a) Environmental problems?  Instantly solved.  We could all basically pollute quite a lot, burn all the wood, burn fossil fuels (cleanly), and have room for all the wind and solar power generators we wanted.  Plenty of space for large animals to roam.

b)  Economic problems?  Also largely solved.  See no 2. Below.

How to do this?  As I have noted elsewhere:  simple:  ensure the birth rate goes just below 2.2 per woman, and viola.  Within a hundred or two years, population can be brought to 1 billion.  How to ensure this rate?  For one thing, education already brings the rate to this level or below, so just keep increasing access to education globally.  Secondly:  a light tax can be introduced, where people with more than 2 kids pay a little more.  On average, this would be all that’s needed.

2.  Have housing regulations changed, so that large, American-style homes are normative.  Tear down old c19th century tiny urban houses.  And stop building tiny new ones.  This solves the following problems:

a)  If all houses were large, the price of housing automatically falls, so that large houses are ‘average’ priced.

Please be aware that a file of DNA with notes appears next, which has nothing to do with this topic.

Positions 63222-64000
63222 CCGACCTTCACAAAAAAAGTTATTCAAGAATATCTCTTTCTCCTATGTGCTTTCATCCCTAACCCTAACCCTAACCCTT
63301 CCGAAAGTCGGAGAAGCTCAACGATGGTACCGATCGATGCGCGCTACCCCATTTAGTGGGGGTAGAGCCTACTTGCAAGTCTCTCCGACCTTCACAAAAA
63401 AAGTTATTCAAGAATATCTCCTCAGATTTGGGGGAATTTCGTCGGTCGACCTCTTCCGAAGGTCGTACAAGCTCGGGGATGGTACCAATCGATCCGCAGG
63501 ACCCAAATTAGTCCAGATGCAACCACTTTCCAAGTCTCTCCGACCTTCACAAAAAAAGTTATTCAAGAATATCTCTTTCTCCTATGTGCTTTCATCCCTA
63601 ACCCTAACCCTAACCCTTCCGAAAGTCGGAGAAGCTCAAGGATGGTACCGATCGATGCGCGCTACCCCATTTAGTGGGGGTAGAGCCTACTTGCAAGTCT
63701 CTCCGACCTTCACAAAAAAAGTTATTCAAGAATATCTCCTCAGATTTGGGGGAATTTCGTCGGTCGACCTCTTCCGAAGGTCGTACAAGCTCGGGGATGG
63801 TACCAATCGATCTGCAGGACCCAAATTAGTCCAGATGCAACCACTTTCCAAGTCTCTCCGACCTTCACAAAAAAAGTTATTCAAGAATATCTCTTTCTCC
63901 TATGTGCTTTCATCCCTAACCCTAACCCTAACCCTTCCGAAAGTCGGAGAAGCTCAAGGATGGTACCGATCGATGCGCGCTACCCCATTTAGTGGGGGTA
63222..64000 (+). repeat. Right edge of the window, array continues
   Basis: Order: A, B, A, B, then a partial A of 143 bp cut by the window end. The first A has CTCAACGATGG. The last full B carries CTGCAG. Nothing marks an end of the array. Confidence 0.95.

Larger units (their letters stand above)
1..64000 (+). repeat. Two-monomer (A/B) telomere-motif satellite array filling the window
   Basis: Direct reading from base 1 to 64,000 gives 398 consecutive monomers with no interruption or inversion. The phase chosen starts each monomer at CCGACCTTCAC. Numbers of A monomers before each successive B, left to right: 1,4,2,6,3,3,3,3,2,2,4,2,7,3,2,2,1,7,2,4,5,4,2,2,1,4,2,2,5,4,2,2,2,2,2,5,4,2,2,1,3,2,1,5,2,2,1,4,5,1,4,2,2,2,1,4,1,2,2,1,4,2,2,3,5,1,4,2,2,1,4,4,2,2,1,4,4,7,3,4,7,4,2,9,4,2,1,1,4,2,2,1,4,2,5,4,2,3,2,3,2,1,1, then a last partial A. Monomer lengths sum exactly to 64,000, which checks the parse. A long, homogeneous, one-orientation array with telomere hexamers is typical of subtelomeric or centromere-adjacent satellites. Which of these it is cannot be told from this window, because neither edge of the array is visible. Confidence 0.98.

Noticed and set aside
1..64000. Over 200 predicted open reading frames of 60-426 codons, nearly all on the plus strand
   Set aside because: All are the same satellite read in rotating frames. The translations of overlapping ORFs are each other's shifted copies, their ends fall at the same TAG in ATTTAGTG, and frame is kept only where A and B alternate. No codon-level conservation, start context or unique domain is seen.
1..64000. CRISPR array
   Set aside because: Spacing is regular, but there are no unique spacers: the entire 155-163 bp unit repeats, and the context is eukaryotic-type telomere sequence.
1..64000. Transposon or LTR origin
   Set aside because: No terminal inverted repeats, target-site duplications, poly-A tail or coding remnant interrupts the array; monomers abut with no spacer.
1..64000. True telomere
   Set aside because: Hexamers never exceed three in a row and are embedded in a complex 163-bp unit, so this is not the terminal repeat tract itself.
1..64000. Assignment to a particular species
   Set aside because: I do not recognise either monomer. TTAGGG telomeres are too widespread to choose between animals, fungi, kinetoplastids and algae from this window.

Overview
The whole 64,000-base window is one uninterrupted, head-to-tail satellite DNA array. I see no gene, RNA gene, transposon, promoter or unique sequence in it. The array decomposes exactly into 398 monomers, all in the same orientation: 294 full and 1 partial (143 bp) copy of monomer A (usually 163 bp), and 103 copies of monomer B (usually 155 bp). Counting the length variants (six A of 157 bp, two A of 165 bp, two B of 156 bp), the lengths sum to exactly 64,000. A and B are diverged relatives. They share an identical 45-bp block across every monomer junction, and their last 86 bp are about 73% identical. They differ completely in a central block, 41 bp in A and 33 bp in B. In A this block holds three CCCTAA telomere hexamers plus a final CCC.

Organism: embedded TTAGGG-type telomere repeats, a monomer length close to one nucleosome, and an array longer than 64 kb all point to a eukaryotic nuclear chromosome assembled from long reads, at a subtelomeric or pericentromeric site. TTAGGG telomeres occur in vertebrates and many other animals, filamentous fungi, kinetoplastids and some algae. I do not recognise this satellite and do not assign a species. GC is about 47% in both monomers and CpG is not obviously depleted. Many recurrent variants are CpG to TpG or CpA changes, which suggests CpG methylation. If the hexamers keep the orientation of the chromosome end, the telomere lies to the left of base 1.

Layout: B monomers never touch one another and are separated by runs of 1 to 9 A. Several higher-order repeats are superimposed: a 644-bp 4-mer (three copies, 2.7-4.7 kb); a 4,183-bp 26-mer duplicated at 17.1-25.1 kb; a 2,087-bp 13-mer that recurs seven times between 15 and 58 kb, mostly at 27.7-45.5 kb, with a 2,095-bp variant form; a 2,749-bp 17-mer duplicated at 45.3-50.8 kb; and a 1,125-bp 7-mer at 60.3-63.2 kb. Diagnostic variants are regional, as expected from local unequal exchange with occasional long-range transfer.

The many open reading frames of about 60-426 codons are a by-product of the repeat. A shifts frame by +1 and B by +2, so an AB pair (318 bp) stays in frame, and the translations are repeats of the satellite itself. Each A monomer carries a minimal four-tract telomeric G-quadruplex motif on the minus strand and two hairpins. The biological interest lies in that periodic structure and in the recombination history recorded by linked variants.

b)  Research shows that if people own their own homes, they have more capital.  Crucially, middle-class people have a higher propensity to spend than the wealthy, b/c they have little to save.  Thus, they spend more.  Good for the economy.

c)  Research shows that if people have larger homes, they spend more – they fill their houses with stuff.

d)  Research also shows that if people spend more on stuff for their homes, the price of stuff falls.

3.  At the same time, get rid of planned obsolescence.  Have people buy longlasting, beautiful things.  I’ve written a post about this.  No need to drive business by ‘tricking’ people into buying light bulbs with deliberately fragile filaments.  Find other business models.  If light bulbs can be built which last 100 years (viz, some of Edisons’), then do it!  And people just need to find another industry.  Philips can move into something else.  Making quality goods, for one thing.

4.  Conduct research to minimize the price that people pay for necessities (food, electricity, phone service), to maximize people’s additional revenue to spend on fun things, i.e., vacations; home improvement, books.

5.  Make work humane.  As noted on this site, people could work 20 hours/week (which gives you a sense of having something to do, and a purpose), and earn just as much, given the level of automation now possible, and productivity.  I think many people would find a 5 hour day, 4 days/week, to be a fine full time job.

6.  Conduct research into minimizing income inequality.  Optimize the system so that there is innovation, entrepreneurialism, incentive, but make being ‘filthy rich’ redundant.